QTUM offers a go-between called the Account Abstraction Layer, which converts data from UTXO to account balances, providing a way for both types of processing styles to cooperate.

Since QTUM uses both Ethereum and Bitcoin, updates to each blockchain will be applied to QTUM also.

Oracles and Feeds

QTUm doesn't only offer the best of both of the biggest blockchains in the industry, they also support oracles. These are interfaces that allow for outside applications and devices to interact with smart contracts, doing off-chain data processing, giving much-needed data, and more. It also supports external datafeeds that give smart contracts what they need to function and execute. If a contract is set to execute when a certain deadline has passed, or when an asset reaches a certain value, it can't know that unless it's given the information by one of these feeds.

By connecting smart contracts with the outside world, it makes them useful and applicable to an endless variety of situations and uses.

The PoS Algorithm

Ethereum and Bitcoin both use proof-of-work algorithms for their platforms, requiring miners to supply their computing power towards creating new blocks. QTUM implements proof-of-stake, a less energy-intensive way of validating blocks. This method therefore makes “mining” more equitable, as people don't need a high-powered GPU or ASIC rig set up that costs hundreds (or thousands) of dollars just to get involved. It also makes it so that people have to get involved – acquiring tokens and “staking” them for rewards – encouraging more community participation.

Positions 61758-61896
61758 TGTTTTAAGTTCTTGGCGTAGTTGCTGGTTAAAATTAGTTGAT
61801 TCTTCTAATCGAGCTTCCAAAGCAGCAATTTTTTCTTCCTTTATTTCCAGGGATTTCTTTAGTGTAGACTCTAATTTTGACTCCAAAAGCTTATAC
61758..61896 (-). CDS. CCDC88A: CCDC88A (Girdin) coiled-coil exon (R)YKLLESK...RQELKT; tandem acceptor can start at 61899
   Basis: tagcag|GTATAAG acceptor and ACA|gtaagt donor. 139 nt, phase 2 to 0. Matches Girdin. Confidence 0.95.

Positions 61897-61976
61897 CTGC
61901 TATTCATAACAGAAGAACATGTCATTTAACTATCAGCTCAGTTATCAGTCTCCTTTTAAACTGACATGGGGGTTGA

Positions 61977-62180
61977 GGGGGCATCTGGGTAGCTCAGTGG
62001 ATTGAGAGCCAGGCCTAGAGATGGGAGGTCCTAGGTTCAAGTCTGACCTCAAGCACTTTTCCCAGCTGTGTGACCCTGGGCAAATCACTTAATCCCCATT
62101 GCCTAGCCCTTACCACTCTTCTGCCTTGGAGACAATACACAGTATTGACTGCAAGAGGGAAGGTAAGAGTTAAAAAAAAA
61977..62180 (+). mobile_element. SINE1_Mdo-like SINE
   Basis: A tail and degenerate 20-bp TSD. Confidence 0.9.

Mobile Support, Light Clients

One thing that keeps decentralized apps and smart contracts away from mass use is the fact that, in most cases, they will not work with light clients. These are network nodes that don't keep the whole blockchain record, instead just keeping a recent set of blocks for recording and verifying. The result is that mobile apps can't support them, otherwise they'd have to keep the whole chain, which is more resource and memory-intensive.

QTUM makes use of the UTXO payment verification system that can verify transactions quickly without running a whole node – meaning that with QTUM you can execute smart contracts from your smartphone.

The Team Behind QTUM

QTUM's team is based in Singapore, and their reach in Asia has been vast, with a large potential user base in China especially. Their team, despite being based in Asia, has had members from all over the world, including America and Eastern Europe.